Hey there! Blake here with my long overdue post (I know, I’m sorry!) on the new Task Scheduler for Windows Vista and Windows Server 2008. In Part One, we discussed the new User Interface, Triggers and Task Conditions. Today we’re going to discuss Flexible Actions and Triggers, Security and Reliability. So, let’s get started …
For flexible actions and triggers, prior to Windows Vista and Windows Server 2008, a task was launched based on a single trigger and that job could only include one action. One of the most common scenarios we encounter is a task that launches a script that launches another script and so on – and somewhere inside all of these nested and linked scripts, a failure occurs. With the new changes, this scenario is mitigated. Multiple triggers can now be attached to any given task. For example, a given error condition might be indicated only if three different events occur. An administrator can easily define a task that will launch only if all three of these events occur.
Tasks may be configured to require multiple triggers, however a single task can be also used to launch multiple actions. Synchronized operations are now possible, through either multiple actions that run sequentially in a single task or by chaining tasks together using events fired by a previous task to launch the next task. This synchronization enables scenarios like running a backup job and when it completes, sending out an email to the administrators and display a message on the console. To achieve this, you configure a new Action for the job, and sort it accordingly. When each action has completed, the next one will run.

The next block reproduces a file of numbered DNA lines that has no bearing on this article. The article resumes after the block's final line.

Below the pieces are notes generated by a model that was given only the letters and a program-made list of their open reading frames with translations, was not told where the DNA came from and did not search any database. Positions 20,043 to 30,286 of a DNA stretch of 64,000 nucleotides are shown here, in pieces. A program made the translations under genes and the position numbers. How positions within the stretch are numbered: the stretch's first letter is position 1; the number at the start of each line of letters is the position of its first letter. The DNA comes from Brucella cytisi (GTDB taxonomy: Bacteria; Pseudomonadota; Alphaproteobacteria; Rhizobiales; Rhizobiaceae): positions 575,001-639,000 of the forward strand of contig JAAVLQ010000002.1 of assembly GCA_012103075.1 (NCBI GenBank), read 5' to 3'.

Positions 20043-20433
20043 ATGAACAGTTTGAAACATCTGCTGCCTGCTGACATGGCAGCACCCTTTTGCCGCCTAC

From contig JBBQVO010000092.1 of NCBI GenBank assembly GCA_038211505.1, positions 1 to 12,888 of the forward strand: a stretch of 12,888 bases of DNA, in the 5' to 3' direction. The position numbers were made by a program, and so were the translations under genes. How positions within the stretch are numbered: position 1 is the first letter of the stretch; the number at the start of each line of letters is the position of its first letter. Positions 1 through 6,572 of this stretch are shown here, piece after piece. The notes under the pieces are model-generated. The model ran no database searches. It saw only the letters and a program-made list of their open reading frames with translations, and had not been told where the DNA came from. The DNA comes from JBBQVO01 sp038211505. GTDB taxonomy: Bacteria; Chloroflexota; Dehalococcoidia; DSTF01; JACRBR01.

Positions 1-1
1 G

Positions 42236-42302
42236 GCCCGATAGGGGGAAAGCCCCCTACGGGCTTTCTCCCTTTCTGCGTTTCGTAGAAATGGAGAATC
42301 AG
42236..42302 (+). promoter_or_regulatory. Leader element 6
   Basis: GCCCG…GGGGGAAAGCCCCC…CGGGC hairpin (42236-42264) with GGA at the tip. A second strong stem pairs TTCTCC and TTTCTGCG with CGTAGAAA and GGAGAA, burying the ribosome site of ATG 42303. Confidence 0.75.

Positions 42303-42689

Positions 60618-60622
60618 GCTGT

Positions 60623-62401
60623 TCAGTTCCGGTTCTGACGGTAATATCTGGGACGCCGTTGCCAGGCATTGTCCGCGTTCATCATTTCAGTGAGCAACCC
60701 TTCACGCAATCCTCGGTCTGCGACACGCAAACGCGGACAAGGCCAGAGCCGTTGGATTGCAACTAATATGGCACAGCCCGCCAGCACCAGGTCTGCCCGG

Security in the new Task Scheduler has also been greatly improved. Task Scheduler now supports a security isolation model in which each set of tasks running in a specific security context starts in a separate session. Tasks executed for different users are launched in separate window sessions, in complete isolation from one other and from tasks running in the machine (system) context. Passwords are stored (when needed) in the Credentials Manager (CredMan) service using encryption interfaces. Using CredMan prevents malware from retrieving the stored password, tightening security further. Administrators can configure security services such as Service for Users (S4U) and CredMan, depending on whether the task requires remote or local resources. S4U relieves the need to store passwords locally on the computer, and CredMan, though it requires that passwords be updated once per computer, automatically updates scheduled tasks configured to run for the specific user with the new password.
And now we come to Reliability. The new Task Scheduler now includes an option to retry tasks in case of failure, giving you the flexibility to specify the number of retries and the intervals of time between tries. Task Scheduler makes sure that tasks run even if a machine is in a sleep state when the task is scheduled. This new functionality, which allows Task Scheduler to wake the machine from standby or hibernate to run a task, lets administrators take advantage of the enhanced power-saving modes in Windows Vista and Windows Server 2008 without having to worry whether critical tasks will run on time. In addition to being able to wake the computer to run a task, administrators can now specify an option to run a task when the computer becomes available. When this option is selected, Task Scheduler will run the task as soon as the computer is powered on if the scheduled task execution was missed. For example, if a virus scan was scheduled to run at 3 a.m., but the system was not powered on, Task Scheduler will execute the virus scan the next time the machine is turned on. Windows Vista and Windows Server 2008 give you these options for making sure critical tasks run as quickly as possible.
And with that, we have completed our blog posts on the new changes with Task Scheduler in Windows Vista and Windows Server 2008. Take Care!
– Blake Morrison